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Eningeering/physcis double major?, physics than EG grad?

  1. Aug 17, 2015 #1
    I'm currently having a tough time deciding between engineering and physics. I find many of the topics interesting various engineering fields mainly, such as electrical engineering, chemical engineering, and aerospace. But i also have an interest in physical topics such as nuclear physics and quantum physics and some more theoretical physics and i really would like to learn about this stuff also.

    I'm just about to start my sophomore year at college and I need to make this decision quite soon. I went into freshman year as an engineer. First semester i did not have physics, but had chemistry(general). This class got me interested in chemical engineering. I also took physics 1 mechanics. Halfway through Second semester I declared chemical engineering and physics double major. At the end of the year I actually really struggled with organic chem, and had trouble motivating my self to study the reactions. Over the summer I've gave it more thought and I think wouldn't be handling that type of double major, it would just be to much unless i stayed additional year at my university. I also reflected upon my decision to do chemical engineering, I feel like i was to influenced by taking only chemistry first and not yet takings physics 2 or 3. Anyways, I really have strong interest in those 3 engineering disciplines, but I also have this interest for physics that I wouldn't get to learn about in some of these engineering majors.

    My plan right now is maybe to do physics or applied physics, to satisfy my interest in physics and get a strong foundation in the science of engineering, then maybe i will attend grad school and specialize in an engineering field.
    At my school, the applied physics major consist of core physics major requirements plus 15 credits hours of courses in the College of Engineering of chosen field.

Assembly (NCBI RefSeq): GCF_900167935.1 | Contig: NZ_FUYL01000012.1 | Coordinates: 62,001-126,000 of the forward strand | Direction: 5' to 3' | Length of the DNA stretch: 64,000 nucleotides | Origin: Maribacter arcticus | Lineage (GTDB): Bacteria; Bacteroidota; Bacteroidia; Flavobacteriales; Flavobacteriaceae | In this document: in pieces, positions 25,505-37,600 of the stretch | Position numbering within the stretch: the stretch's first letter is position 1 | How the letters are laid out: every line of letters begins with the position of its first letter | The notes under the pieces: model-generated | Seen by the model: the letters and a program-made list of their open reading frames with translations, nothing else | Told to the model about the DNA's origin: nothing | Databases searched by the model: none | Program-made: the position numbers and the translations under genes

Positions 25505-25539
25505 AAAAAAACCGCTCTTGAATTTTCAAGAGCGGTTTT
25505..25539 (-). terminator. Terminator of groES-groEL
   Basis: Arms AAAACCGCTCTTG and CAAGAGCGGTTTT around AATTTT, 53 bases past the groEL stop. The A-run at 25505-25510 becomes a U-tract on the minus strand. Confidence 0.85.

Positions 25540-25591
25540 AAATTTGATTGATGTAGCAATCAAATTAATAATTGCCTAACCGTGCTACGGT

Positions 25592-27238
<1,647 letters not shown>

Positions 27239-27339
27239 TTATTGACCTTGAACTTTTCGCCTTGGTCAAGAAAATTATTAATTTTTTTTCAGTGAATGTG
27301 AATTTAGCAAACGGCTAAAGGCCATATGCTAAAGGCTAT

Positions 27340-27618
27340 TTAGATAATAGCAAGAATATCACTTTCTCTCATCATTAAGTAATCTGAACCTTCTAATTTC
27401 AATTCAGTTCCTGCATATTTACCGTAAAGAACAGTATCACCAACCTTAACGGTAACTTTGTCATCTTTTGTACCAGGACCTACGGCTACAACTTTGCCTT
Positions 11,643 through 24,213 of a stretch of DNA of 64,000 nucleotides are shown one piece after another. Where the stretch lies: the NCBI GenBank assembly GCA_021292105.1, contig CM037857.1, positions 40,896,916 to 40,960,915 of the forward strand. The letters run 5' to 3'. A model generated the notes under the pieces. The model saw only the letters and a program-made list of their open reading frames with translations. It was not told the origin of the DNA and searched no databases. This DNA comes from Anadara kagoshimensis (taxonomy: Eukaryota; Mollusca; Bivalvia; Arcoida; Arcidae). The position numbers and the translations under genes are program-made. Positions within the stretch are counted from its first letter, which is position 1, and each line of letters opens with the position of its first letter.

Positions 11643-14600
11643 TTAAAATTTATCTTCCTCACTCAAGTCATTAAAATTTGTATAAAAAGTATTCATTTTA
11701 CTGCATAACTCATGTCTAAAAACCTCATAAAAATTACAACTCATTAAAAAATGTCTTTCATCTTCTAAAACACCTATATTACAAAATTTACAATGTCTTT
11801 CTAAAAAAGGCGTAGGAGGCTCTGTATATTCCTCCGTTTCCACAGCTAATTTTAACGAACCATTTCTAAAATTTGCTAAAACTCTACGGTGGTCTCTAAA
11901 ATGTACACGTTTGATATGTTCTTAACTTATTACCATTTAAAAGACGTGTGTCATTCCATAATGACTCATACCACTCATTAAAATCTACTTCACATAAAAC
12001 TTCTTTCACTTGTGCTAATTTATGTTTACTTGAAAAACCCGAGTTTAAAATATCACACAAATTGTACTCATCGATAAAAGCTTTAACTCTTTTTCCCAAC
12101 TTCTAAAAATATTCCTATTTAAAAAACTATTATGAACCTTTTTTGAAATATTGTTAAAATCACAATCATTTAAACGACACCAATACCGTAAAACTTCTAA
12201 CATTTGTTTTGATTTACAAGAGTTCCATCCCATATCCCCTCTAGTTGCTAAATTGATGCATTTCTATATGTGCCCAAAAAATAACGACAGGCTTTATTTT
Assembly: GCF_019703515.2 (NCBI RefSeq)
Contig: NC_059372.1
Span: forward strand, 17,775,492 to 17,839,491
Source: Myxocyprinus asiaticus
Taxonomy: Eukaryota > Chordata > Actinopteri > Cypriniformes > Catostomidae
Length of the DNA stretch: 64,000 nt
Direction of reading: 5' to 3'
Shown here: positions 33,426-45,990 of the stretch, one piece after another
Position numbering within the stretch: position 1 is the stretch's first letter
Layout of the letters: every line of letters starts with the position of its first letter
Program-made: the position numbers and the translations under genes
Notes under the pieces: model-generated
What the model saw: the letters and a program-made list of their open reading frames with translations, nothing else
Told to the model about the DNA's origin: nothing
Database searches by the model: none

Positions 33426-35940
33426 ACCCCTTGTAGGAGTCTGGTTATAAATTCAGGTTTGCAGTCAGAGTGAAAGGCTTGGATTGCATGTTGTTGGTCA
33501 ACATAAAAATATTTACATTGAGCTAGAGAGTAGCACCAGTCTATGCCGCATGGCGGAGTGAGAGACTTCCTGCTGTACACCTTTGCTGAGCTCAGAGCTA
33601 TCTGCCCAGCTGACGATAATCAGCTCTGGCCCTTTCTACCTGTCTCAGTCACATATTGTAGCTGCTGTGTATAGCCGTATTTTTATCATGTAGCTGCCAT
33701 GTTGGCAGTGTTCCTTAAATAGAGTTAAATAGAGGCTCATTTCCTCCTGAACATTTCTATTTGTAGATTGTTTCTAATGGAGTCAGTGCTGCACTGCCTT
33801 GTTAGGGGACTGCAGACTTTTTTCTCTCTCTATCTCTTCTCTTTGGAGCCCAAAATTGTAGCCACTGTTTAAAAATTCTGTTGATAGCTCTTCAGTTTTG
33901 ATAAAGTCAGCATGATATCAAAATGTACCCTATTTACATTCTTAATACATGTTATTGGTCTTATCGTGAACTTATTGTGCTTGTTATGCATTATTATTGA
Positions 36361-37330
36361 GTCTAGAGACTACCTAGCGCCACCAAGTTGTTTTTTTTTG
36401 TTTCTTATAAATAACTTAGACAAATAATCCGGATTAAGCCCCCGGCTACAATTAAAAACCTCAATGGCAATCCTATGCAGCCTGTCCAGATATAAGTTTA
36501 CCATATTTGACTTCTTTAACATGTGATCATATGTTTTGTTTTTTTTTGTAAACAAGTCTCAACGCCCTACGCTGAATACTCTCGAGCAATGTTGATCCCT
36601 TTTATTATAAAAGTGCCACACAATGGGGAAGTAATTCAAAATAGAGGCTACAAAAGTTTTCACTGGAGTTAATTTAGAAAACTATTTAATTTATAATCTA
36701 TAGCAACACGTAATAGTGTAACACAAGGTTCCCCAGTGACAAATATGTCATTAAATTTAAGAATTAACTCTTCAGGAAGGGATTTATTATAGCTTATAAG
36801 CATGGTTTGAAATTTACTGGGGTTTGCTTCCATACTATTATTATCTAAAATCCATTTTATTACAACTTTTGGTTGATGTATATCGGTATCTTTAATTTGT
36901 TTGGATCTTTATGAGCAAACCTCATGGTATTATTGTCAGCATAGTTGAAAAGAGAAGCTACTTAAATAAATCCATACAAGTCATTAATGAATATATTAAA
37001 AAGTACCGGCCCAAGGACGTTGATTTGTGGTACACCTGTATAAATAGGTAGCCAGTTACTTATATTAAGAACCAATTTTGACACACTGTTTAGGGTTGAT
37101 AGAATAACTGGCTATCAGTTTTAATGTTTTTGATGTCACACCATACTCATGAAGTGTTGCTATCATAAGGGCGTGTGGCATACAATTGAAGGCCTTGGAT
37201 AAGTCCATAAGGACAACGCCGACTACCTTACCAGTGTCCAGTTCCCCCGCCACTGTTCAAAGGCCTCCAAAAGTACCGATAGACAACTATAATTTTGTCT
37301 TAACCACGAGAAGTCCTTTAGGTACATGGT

I'm considering this as a good option.

    As far a career, I want to to aim for a more applied physics and hopefully work at the forefront of developing advanced technologies in cool labs :)
    The problem is have to much interests in these different engineering disciplines. I feel like doing a physics undergrad then an aerospace masters or electrical engineering masters is a reasonable route, but im not so sure of doing this for going in to chemical engineering if I decide later i want to specialize in that.

    Also all my prospects its hard to really know what type of engineering I want do as I have not yet been in any specific engineering intro class yet, because that begins first semester sophomore year. Also my wide interests are just killing me when it comes to makings this big decision.

    Because of this I feel the the plan i talked about above is probably my best bet, by i have some doubts about it.
    I havenoseen any body take this route in becoming an engineer. Is it a wise decision if i have interest in physics and different engineering? Have any of you guys done this?
  2. jcsd
  3. Aug 18, 2015 #2
    Engineering majors like Mechanical and Aerospace are essentially applied physics. Stick with an engineering major for undergrad; it has better career prospects. Later on if you wish to pursue research you can always PhD in physics or other natural sciences.
  4. Aug 18, 2015 #3


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    You can just do both. I know several people who did this and having a physics background really helps with the engineering classes.
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